Attitudes toward the monarchy in Québec changed with the rise of the Quiet Revolution during the 1960s, when the Crown was interpreted as a symbol of British oppression. The Queen encountered protestors when she visited Québec City in 1964. There’s evidence that attitudes toward the monarchy have gradually become more positive in recent years, but monarchism remains far less widespread in Québec than in other regions of Canada.
Modern Constitutional Monarchy
Canada’s Constitution Act, 1982 states in Section 41a that changes to “the office of the queen” must be approved by the Senate, the House of Commons and all 10 provincial legislatures. Changing Canada’s political system would be complex. There are not only monarchists who support the current political system, but also people who are indifferent to the monarchy who also oppose reopening the constitution for a variety of reasons. The public image of monarchism in modern Canada is closely associated with the promotion of visible symbols of the constitutional monarchy, including royal tours, portraiture and heraldry.
Polls regarding the number of monarchists who actively support Canada’s current constitutional monarchy, as opposed to people who are indifferent or favour a change in political system, vary widely depending on the question and the timing of the poll. A popular royal tour in Canada often increases support for the monarchy, while questions that emphasize cost or other financial aspects of monarchy result in lower percentages of professed monarchists.
Monarchist Societies in Canada
There are numerous Canadian societies that advocate the merits of constitutional monarchy as Canada’s system of government and/or educate Canadians about the history of the constitutional monarchy. These societies include:
The Royal Commonwealth Society of Canada is the Canadian branch of the Royal Commonwealth Society founded in 1868. This society advocates for the Commonwealth as a force for good in the world, as well as youth leadership and dialogue opportunities throughout the Commonwealth.
The Monarchist League of Canada, founded in 1970, promotes the benefits of the constitutional monarchy as Canada’s political system and lobbies all levels of government to make the Crown and royal symbols visible to Canadians.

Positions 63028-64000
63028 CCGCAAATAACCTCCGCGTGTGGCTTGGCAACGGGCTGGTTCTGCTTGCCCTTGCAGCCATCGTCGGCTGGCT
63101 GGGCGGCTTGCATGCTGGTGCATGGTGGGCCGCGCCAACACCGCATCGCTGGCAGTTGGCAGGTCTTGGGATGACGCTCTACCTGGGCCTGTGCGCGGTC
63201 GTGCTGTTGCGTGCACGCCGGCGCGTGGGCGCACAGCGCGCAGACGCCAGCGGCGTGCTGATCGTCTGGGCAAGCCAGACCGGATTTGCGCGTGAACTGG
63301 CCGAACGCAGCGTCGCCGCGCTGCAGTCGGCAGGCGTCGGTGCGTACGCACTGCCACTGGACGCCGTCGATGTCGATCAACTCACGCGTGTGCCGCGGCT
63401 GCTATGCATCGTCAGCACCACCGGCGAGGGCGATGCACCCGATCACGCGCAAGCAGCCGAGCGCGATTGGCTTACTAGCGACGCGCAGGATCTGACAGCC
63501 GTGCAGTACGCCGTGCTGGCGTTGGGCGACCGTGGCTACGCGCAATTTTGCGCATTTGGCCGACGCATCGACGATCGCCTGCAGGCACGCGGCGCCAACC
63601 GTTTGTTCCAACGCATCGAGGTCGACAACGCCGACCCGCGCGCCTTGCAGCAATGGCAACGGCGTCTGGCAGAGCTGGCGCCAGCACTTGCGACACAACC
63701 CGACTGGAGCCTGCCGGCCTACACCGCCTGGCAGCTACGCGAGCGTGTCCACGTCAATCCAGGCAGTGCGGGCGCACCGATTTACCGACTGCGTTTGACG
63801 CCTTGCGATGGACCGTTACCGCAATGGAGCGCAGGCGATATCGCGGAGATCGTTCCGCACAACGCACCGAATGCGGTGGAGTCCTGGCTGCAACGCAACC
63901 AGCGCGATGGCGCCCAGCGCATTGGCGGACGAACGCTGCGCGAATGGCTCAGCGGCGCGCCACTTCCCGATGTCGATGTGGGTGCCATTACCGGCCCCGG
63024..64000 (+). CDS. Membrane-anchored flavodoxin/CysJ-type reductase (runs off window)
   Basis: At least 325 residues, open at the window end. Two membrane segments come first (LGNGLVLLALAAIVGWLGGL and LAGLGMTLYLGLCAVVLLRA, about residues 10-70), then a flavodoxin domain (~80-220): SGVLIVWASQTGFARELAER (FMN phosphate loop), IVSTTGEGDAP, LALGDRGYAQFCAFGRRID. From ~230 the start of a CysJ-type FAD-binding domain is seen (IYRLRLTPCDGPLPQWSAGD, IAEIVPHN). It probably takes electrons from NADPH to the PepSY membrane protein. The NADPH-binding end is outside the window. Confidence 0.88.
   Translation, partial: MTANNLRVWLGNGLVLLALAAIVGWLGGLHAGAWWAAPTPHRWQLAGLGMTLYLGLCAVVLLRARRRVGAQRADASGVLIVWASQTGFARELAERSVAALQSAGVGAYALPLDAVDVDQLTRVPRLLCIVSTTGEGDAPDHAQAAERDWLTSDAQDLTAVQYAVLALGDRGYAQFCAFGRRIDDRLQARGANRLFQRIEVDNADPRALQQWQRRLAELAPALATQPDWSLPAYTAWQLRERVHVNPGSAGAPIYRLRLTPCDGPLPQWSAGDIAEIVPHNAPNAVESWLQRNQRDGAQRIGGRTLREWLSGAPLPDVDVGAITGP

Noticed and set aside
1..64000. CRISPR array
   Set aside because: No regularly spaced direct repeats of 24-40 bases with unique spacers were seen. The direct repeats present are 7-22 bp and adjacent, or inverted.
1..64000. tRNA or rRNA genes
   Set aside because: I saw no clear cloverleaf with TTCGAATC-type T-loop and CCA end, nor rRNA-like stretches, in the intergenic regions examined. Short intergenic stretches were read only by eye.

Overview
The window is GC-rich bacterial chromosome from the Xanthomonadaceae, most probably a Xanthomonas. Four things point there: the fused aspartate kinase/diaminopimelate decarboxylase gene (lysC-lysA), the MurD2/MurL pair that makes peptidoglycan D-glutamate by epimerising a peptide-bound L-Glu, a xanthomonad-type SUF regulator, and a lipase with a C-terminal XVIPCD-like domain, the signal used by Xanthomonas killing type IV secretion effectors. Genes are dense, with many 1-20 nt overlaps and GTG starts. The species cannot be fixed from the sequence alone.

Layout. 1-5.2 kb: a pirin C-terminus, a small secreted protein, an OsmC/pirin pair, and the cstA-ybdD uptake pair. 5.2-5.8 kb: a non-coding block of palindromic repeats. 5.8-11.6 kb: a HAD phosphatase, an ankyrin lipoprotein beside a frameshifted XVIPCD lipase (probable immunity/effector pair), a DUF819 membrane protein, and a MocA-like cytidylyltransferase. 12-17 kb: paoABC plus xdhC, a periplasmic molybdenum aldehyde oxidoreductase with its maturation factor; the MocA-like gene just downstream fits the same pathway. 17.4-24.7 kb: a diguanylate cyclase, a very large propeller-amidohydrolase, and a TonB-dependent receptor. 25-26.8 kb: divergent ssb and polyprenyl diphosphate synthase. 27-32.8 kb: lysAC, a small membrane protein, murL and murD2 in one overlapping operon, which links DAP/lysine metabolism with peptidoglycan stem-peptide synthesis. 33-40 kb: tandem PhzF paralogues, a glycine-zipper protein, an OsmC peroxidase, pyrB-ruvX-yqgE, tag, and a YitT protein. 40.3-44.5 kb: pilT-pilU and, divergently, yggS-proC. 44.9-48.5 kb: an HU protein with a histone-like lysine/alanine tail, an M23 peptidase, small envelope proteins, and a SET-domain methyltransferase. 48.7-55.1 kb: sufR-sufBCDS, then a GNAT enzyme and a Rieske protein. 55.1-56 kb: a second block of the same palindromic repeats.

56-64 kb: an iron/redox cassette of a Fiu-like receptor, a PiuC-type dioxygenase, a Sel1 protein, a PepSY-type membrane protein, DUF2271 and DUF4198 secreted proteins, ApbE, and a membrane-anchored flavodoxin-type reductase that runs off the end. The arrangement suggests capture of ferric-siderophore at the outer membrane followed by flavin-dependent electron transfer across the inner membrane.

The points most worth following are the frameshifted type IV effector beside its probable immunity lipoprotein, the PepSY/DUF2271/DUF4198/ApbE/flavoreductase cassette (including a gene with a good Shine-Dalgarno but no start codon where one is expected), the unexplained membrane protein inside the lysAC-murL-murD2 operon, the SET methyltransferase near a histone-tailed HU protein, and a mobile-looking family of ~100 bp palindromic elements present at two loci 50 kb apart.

The Canadian Royal Heritage Trust, a national educational charity established in 1994, informs Canadians about the role of the constitutional monarchy in Canada’s history and increases knowledge of the role of the Crown in Canada’s political system.
There are also academics based at a variety of Canadian universities and think tanks who advocate the importance of Canada’s constitutional monarchy to Canadian history, politics and law through their research.
Critiques of Monarchism
In the 19th century, British monarchism was critiqued by Canadian journalists who wanted to see the emergence of a distinct Canadian Crown that combined the traditions of loyalism with an accessible public image more suitable to an egalitarian and North American context. Royalty who visited Canada, and especially royalty who resided there for long periods, were expected to embrace Canadian cultural traditions.
In the late 20th century, Canada’s constitutional monarchy was critiqued with a broad range of arguments. These included how relevant a monarch who resided in the United Kingdom was to an increasingly multicultural Canada, the declining popularity of the monarchy in modern Québec, the cost of royal tours, and personal reputations of various members of the royal family.
There are Canadian societies that advocate the abolition of the monarchy, including Citizens for a Canadian Republic; and Your Canada, Your Constitution, but their membership and influence is low compared to similar movements in Australia, where the future of the monarchy was the subject of a 1999 referendum.
In recent years, there have been cases of new Canadians from a variety of nations, including, Ireland, Jamaica and Israel, objecting to swearing allegiance to the queen as part of Canada’s citizenship oath.
Monarchism in the Commonwealth
In addition to her role as queen of Canada, Elizabeth II is queen of the United Kingdom and 14 other Commonwealth countries. Individual monarchists and monarchist societies in other Commonwealth nations support the constitutional monarchy with arguments derived from each nation’s individual relationship with the Crown. In Australia, monarchists defended the Crown’s role in the political system during a referendum on the future of the monarchy. In New Zealand, monarchists highlighted how important the Crown was to the modern nation, which dates from the Treaty of Waitangi between the Crown and the Maori people. In the Caribbean countries, monarchism is often expressed in terms of personal loyalty to the monarch. Even heads of government who favour and seek republicanism, such as the prime ministers of Jamaica and Barbados, emphasize their personal respect for the queen in their public statements.